By Hal Collier, LAPD, Retired
Hal is a thirty-five year veteran of LAPD. We are pleased he is sharing his stories with us.
Police officers deal with crime on a daily basis and far too often, that crime is violent. Cops see death regularly and they have to deal with it. We often suppress our emotions and treat the violence as a simple part of the job. It’s how we keep our sanity, or at least that’s what we think. Every so often, a crime hits close to home, a friend, a partner, or your family. Then it becomes personal. It also helps you understand how your everyday victims feel.
My first “family” incident occurred when I was on probation. I came home after a long night working the grave yard shift and see my Ruger 22 caliber pistol on the dining room table. It’s cocked! I keep it in the bedroom and not cocked. I have taught my wife, Terri, how to use it and I’ve even taken her shooting. Terri is a crack shot, I’ll remember that.
I asked Terri what happened. She said that Boone, our dog, was barking at the back door about midnight. She got up and walked into the kitchen. A man was standing at the back door. Our back door is in a fenced yard. Terri goes back into the bedroom and retrieves my Ruger. She walks back into the kitchen and the man is still there. Terri points the gun at the man and cocks the pistol. The man flees. Don’t mess with Terri! I ask Terri, “What did the police say?” She replies, “I didn’t call them!” I give her a very short lecture; after all, she’s armed. “Next time call the police!”
About a week later, I’m at work in the middle of the night. I hear a “code 4” come out at my house address. “Code 4” means no further assistance needed. I panic, that’s my house and my wife. It seems Boone started barking and Terri heard the crackling of leaves on the side of the house. Terri called the police and got her gun! I made sure it was accessible. The cops showed up and politely asked Terri to put her gun down. The noise was an opossum walking in the side yard. Better safe than sorry.
Everyone in law enforcement has that fear when they hear that a policeman has been hurt or killed. We pray that we’ll never hear that knock at the door in the middle of the night. We still go through that because our son is a cop and we still have friends in law enforcement.
I’ve been retired for over nine years now and am pretty safe in my own home. Terri still can handle a loaded handgun.
Flash forward to August 13, 2014. A little background, my daughter is a first grade teacher at Allesandro Elementary School [for the news story, click here]. Allesandro is just down the hill from Dodger Stadium. Public school in the LA area started on August 12th. A day after school started I was sitting at home and watching the news. “Breaking News” Allesandro Elementary School is on lock down. Someone reported 2 men with guns had entered the campus. I texted my daughter. She hadn’t been notified. Her class is in a bungalow and the word hadn’t reached her yet. She will bring that up at the next faculty meeting!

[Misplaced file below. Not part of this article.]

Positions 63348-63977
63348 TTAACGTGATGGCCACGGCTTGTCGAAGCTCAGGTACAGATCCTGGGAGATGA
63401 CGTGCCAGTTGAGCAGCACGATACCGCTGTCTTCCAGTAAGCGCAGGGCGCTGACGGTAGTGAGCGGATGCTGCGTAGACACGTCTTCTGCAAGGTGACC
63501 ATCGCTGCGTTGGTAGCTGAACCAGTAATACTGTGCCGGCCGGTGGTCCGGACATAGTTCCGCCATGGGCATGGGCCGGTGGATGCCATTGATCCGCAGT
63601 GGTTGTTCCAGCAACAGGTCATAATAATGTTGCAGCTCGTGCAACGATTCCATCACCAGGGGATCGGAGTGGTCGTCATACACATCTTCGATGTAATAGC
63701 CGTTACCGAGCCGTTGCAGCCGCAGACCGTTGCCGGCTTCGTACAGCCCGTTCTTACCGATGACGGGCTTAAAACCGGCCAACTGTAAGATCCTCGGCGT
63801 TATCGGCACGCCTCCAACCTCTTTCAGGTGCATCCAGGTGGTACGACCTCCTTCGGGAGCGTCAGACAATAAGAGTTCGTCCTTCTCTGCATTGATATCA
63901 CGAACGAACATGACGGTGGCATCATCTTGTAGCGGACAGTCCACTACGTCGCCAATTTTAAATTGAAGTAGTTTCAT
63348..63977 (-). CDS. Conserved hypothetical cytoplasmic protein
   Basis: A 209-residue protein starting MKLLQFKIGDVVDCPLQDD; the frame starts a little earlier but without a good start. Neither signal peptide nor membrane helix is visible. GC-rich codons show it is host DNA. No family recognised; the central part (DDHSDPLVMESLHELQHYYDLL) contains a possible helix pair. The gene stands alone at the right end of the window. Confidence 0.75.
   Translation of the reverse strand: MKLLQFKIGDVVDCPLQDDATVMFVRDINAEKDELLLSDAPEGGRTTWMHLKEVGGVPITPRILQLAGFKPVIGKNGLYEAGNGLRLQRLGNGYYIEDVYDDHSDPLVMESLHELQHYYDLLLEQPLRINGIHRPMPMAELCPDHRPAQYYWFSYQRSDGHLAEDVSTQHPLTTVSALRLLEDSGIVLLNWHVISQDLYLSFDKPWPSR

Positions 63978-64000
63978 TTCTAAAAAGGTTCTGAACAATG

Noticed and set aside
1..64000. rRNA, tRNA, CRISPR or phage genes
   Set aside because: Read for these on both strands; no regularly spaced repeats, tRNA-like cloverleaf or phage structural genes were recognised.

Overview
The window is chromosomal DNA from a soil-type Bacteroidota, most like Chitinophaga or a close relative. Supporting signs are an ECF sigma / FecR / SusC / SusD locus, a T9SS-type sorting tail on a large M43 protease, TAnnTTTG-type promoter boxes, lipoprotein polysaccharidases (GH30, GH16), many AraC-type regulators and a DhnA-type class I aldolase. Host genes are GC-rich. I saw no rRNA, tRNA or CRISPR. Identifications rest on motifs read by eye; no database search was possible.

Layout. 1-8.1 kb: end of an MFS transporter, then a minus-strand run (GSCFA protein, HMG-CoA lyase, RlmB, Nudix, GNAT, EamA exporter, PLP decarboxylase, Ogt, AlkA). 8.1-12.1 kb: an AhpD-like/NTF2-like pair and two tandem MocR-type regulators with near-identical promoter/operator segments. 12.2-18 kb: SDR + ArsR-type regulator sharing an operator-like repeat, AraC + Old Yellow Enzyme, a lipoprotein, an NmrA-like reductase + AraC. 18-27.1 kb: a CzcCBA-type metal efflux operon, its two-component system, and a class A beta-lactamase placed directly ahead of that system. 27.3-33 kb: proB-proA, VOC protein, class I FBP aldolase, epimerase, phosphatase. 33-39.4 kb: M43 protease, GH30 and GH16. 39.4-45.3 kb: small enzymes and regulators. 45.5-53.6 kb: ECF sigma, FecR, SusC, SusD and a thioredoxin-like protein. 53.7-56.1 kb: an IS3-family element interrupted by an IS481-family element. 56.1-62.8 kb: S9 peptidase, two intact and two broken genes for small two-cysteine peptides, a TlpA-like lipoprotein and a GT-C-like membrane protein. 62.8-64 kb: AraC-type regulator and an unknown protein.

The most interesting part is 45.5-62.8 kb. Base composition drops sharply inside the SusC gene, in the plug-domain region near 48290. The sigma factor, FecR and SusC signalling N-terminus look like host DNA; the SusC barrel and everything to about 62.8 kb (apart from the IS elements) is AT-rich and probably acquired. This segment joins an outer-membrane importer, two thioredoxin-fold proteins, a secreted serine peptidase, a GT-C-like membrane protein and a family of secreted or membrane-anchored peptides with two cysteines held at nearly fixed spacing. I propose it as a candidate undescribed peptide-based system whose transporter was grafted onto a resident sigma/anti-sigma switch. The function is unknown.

Back to Allesandro: Lock down, means all classroom doors are locked, no one enters and no one leaves, including students who have to use the bathroom. During lock down the bathroom is a bucket in the closet. That’s also for the teacher. The teachers continue to teach class but the kids are upset because they’ll miss recess. Imagine trying to calm down thirty first graders after a police officer comes into class with a drawn gun.
I’m sitting at home and watching the news helicopter showing officers with guns drawn and going classroom to classroom. I’m not worried, like hell. Not only is my daughter in one of those classrooms, two of my grandsons also attend that school.
I’ve read about Columbine and Sandy Hook and I was even a Hollywood Division instructor for a rapid response team in active shooter scenarios. It sends chills down your spine and I will never understand how anyone could shoot children or teachers?
After about an hour, the crisis is over. Another false call. Later my daughter tells me the same individual has phoned in four bomb threat calls to her school. Some nut with a grudge. Why, did a 1st grader ride his bike across your lawn?
Sept. 9, 2014, another call of a man with a gun threat is phoned in at Allesandro. The caller is using one of those prepaid disposable phones and he calls into the 911 emergency number. The school goes on lockdown and the teachers put the bucket in the closet. Again I’m watching armed police walking through my daughter’s school. I should have given a gun to my daughter. After another search, the police leave. They have received over 200 false calls from the same cell phone at different locations. So it’s not just my daughter’s school.
That afternoon we picked up our grandsons from school. They’ve become nonchalant about the lock downs. That’s the part that scares me. Will the police and school faculty become complacent also? Have all these false calls been a test run for the real thing? Is this some nut or a domestic terrorist or a terrorist from the Middle East.
I don’t know what the answer is but it’s “Too Close to Home!”
One reply on “Ramblings, Too Close to Home”
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